Protecting sport or an infringement of human rights?

Kate Smart Columnist

By , Kate Smart is a Roar Expert

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12 Have your say

    Over the weekend, the ABC reported on changes ASADA and the AOC are considering in the ‘fight against doping in sport’.

    The controversial proposal to force all athletes and officials to truthfully answer any questions from Australia’s anti-doping body or face exclusion from future Olympic Games sparked animated discussion amongst sports fans.

    John Coates, the AOC president, was quoted on the ABC’s news website as saying, “Failure to co-operate with and assist ASADA, in every way, can result in an athlete or official being ruled out of an Olympic team.”

    Coates’s proposals have the backing of Federal Sports Minister Kate Lundy, who was quoted by the same news report as pushing for these policies being adopted internationally.

    So, is this attitude an over-reaction to doping scandals in cycling, AFL and NRL or are these proposals a reasonable tactic for stamping out cheating athletes?

    The main problem with Coates’s and Lundy’s argument is that it assumes all athletes and officials are guilty of doping.

    This surely is a smack in the face for those of us, and I assume it is most of us, who adhere to our societies fundamental viewpoint that people are innocent until proven guilty.

    Doping is a sad reality of sport but at the same time we have to ensure that those who participate in sport are afforded the basic rights afforded to all citizens.

    To my knowledge, and I am no lawyer, but the presumption of innocence is a basic right. The onus is on those prosecuting you is to prove your guilt.

    I think we have to assume athletes and officials are innocent of doping until an allegation is made and an investigation carried out by authorities makes a ruling, based on the evidence collected and a fair hearing.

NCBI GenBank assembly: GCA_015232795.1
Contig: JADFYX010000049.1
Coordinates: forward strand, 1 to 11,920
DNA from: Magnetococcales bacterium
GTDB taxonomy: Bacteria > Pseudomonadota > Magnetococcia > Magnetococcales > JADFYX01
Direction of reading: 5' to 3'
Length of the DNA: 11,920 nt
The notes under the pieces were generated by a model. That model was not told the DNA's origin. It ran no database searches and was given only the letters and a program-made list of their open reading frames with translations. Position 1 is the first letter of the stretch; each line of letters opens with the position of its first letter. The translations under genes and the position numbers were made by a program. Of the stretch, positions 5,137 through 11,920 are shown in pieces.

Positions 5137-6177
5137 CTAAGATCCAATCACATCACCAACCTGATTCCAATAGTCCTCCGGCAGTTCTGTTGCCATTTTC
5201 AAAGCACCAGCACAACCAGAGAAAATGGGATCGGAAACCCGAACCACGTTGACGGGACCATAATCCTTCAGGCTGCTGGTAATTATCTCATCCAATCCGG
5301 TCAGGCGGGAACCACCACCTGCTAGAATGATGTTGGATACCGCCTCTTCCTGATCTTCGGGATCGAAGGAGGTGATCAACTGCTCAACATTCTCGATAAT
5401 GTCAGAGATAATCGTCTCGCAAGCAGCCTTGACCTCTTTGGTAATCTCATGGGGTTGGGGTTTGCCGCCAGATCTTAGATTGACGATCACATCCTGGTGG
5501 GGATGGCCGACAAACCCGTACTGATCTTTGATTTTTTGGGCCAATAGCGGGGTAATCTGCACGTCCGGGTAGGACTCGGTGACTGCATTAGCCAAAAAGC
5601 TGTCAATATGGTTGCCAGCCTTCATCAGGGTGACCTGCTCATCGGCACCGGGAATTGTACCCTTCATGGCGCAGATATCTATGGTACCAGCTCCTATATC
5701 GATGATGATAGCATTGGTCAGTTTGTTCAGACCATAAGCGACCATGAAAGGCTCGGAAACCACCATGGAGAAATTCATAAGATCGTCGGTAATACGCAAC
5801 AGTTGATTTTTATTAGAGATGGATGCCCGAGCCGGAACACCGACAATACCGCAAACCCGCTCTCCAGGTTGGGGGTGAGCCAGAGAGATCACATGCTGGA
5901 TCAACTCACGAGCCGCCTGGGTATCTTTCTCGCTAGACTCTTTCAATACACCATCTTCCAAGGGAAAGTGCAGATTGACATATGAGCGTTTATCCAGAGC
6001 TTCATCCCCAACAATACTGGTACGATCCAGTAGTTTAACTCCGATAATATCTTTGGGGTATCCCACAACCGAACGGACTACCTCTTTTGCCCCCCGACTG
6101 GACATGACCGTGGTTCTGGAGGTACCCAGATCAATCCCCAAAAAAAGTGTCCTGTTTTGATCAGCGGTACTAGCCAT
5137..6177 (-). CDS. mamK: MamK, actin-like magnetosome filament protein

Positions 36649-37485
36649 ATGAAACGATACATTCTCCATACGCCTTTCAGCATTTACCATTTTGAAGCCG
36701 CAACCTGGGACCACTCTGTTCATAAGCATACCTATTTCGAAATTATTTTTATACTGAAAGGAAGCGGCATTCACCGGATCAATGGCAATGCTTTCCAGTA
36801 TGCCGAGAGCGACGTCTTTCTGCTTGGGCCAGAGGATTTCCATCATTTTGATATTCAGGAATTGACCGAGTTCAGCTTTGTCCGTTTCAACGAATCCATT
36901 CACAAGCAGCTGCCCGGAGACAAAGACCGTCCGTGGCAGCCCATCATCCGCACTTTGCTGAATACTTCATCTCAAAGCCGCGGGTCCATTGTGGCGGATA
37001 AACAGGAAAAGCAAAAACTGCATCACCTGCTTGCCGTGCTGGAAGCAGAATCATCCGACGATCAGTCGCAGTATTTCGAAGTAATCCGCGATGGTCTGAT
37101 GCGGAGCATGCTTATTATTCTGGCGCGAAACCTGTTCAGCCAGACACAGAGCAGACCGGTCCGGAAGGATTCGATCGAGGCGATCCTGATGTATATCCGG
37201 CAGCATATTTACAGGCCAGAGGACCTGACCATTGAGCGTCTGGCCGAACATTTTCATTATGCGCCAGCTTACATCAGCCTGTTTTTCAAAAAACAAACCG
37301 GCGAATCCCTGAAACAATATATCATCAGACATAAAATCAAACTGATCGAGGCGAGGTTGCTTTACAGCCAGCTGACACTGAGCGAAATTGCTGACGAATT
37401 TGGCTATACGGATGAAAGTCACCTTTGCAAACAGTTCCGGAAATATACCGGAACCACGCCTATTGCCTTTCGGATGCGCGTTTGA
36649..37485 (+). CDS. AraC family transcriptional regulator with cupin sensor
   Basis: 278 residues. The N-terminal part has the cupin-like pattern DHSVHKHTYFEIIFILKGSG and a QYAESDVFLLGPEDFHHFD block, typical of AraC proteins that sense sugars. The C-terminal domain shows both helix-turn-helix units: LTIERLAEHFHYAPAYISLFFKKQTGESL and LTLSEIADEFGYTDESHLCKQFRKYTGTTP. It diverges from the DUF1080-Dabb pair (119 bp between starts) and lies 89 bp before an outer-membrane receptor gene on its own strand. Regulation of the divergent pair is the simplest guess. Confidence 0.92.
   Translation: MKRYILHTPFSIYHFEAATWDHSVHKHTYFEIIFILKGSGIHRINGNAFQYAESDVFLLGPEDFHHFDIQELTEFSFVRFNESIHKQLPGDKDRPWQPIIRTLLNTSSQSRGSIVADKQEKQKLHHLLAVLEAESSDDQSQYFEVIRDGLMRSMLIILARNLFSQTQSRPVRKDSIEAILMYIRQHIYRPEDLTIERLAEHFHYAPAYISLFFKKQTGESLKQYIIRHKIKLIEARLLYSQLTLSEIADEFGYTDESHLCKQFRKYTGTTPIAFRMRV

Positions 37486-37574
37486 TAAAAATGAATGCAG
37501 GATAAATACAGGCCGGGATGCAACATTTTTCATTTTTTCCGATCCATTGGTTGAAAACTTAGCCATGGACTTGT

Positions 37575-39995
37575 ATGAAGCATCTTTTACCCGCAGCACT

Then there is the question of how would such a policy be implemented?

    Presumably, if you are a doper, then you are someone who is already lying and therefore, one more lie to the AOC wouldn’t be out of the question.

    I’m obviously not an athlete, but if I was doping to get ahead of the competition, then I would possibly be firm in the belief that I’m not going to get caught anyway, so why not just tell the AOC whatever they want to hear. What have you got to lose?

    And quite frankly, who would voluntarily admit to doping in these circumstances?

    I think if there’s one thing we hopefully all have learned from these doping scandals, it is that drug cheats rarely come forward unless they are backed into a corner where there is no way out. And let’s face it, even then the truth doesn’t always emerge.

    There’s also the argument, and this may be a little perverse, but isn’t the current system of investigating and chasing down drug cheats the very thing that drives new scientific tests and investigative powers in the fight against doping?

    If everyone just signed a stat dec proclaiming, ‘Oh no, I’m not a cheat’, then we would no longer need advances in scientific testing and increased investigative powers for bodies such as ASADA. Clearly they would become obsolete.

    Am I the only one with images of Neville Chamberlain in 1937, waving a document with Hitler’s signature and the promise of not going to war?

    If anything, this trip down the path of history reminds us that those with questionable intentions can sign whatever we ask them to, but that doesn’t mean that signature is worth anything.

    There is no doubt that governments and sporting bodies have a duty to investigate and sanction dopers and drug cheats, but it must be done within the spirit of the laws that all citizens live under.